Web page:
Becoming the Archetype – Children of the Great Extinction Review

Like my colleague Dear Hollow, I cut my metal teeth (and nails) on heavy Christian music, and Becoming the Archetype is, without a doubt, the greatest extreme metal band of the faithful persuasion. We don’t normally receive promos from Solid State Records, but when BtA shocked their fans in June by announcing a surprise album after a ten-year hiatus, I knew I’d do terrible things to get my hands on the promo. Fortunately, all I had to do was email the band, who got me in touch with the label and its PR firm, and here we are. Phew! I quickly enlisted Hollow’s help, thinking that such a momentous occasion demanded a two-pronged attack. Now feast your eyes upon two different takes on Becoming the Archetype’s sixth full-length record, Children of the Great Extinction.

– Holdeneye


I’ve been fantasizing about this day since I first became a reviewer here at Angry Metal Guy. Becoming the Archetype represents the genesis of my metal journey. They were my first metal show, and their logo was plastered across the front of my first metal shirt. As far as I can recall, they’re the first band that I started following before the debut even came out. That debut, 2005’s Terminate Damnation, was the first extreme metal album that I ever heard, and it remains one of my desert-island records to this very day. The faith of my youth has gone through a violent transformation over the years, and while I’ve lost my taste for a lot of Christian music, Becoming the Archetype’s has weathered the storm, staying by my side the entire time. And this is in large part thanks to the fact that I could feel the band’s faith evolving right alongside their progressive sound with each and every release.

The metalcore-meets-Opeth-meets-Florida death metal (complete with Dan Seagrave art) sound of Terminate Damnation gave way to 2007’s The Physics of Fire, a more clinical, thrashy affair. Just one year later brought what many consider to be the band’s crowning achievement: the enormously groovy and eclectic Devin Townsend-mixed Dichotomy. BtA’s experimentation reached its height on the bizarre, but powerfully melodic Celestial Completion in 2011, and then things changed drastically on 2012’s I Am. Founding vocalist and bassist Jason Wisdom and founding drummer Brent “Duck” Duckett—both integral to the band’s core sound—left to focus on their personal lives, leaving guitarist and keyboardist Seth Hecox as the sole original member. Consequently, the band’s sound shifted towards a concise mixture of djent and deathcore, and while it was certainly a departure, Hecox’s songwriting ensured that it was still undeniably a Becoming the Archetype record, one that I still thoroughly enjoy. Following I Am, things went quiet, and BtA’s audience experienced a decade-long winter of despair.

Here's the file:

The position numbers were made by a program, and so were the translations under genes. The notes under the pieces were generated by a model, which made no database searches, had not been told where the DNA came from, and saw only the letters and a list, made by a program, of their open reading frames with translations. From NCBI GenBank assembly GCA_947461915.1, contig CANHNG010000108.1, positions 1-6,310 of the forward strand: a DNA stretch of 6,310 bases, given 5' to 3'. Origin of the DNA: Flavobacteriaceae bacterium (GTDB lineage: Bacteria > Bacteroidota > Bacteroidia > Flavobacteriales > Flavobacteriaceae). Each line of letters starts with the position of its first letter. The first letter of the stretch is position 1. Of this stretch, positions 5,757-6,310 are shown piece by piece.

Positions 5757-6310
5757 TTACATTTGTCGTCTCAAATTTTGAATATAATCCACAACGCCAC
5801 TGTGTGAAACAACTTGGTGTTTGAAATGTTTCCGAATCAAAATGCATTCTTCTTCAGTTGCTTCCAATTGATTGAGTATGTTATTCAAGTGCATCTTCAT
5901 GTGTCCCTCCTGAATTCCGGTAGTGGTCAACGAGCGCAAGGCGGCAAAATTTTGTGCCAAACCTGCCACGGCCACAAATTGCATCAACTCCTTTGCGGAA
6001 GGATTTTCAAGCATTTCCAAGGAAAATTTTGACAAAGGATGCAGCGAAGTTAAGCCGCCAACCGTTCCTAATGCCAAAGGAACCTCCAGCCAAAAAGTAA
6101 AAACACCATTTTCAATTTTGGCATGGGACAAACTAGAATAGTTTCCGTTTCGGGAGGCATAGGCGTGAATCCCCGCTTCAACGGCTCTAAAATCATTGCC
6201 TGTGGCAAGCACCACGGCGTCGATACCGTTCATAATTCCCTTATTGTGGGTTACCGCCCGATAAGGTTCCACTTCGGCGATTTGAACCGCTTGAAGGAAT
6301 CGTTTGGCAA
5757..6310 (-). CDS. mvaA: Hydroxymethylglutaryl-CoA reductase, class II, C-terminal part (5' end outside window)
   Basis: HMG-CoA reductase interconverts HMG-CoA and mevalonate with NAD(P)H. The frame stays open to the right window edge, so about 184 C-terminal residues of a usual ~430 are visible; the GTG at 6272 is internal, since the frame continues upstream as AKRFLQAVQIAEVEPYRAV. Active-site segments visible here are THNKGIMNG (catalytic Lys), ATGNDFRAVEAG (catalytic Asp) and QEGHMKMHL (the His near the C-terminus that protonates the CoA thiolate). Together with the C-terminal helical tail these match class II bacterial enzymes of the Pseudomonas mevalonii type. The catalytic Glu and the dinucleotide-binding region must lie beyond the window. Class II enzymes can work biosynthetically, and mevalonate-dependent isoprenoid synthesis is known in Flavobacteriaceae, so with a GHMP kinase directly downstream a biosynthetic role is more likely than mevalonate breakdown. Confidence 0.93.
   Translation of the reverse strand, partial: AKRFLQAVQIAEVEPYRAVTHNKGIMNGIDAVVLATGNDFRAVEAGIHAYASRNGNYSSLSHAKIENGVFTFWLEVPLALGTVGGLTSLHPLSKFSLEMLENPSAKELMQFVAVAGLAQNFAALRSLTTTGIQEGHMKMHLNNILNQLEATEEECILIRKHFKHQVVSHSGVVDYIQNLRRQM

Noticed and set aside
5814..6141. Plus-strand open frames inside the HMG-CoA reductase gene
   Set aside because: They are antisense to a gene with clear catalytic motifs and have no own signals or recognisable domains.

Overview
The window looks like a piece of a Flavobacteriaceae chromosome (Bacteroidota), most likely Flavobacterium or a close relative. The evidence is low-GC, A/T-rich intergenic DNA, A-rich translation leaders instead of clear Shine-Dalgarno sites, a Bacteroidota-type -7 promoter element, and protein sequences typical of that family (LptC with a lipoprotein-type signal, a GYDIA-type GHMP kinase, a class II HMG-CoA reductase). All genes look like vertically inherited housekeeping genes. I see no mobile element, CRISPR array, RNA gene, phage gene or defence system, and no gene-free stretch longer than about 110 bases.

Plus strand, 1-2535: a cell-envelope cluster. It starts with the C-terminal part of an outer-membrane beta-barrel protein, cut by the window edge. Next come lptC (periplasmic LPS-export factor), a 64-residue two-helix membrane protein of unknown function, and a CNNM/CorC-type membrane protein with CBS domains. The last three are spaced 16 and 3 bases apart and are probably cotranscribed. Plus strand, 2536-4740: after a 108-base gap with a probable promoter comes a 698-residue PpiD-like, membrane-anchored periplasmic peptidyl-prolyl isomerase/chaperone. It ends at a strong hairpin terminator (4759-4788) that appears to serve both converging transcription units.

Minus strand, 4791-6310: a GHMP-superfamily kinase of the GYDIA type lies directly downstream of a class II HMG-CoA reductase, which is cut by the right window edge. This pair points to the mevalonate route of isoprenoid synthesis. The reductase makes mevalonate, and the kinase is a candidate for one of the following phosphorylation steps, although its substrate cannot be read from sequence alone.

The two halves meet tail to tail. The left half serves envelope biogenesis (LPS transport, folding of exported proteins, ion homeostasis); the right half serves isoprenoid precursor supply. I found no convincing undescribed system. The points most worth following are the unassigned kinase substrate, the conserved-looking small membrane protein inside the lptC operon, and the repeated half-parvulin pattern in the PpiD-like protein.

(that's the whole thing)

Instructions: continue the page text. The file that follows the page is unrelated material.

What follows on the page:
But when the band’s social media pages suddenly started hinting at something new (complete with moar Dan Seagrave art), ten-years worth of icy hearts thawed in an instant. A cryptic, silhouetted photo teased the return of Wisdom and Duck, and when the first audio sample included Wisdom’s unmistakable roar, my excitement intensified to dangerous levels. With so much sentiment attached to a new Becoming the Archetype release comes a large amount of trepidation about how it will fit into the band’s wild evolution. And after my first phase of listening to Children of the Great Extinction, I was left feeling somewhat disappointed, that my score for it would land somewhere in the merely “good” range. But after taking two weeks off to listen to my other assignments, I returned to the record and found that the Becoming the Archetype magic had proliferated within the unconscious recesses of my mind; suddenly, it all made sense. Like any great progressive record, this one proves that good things come to those who repeat.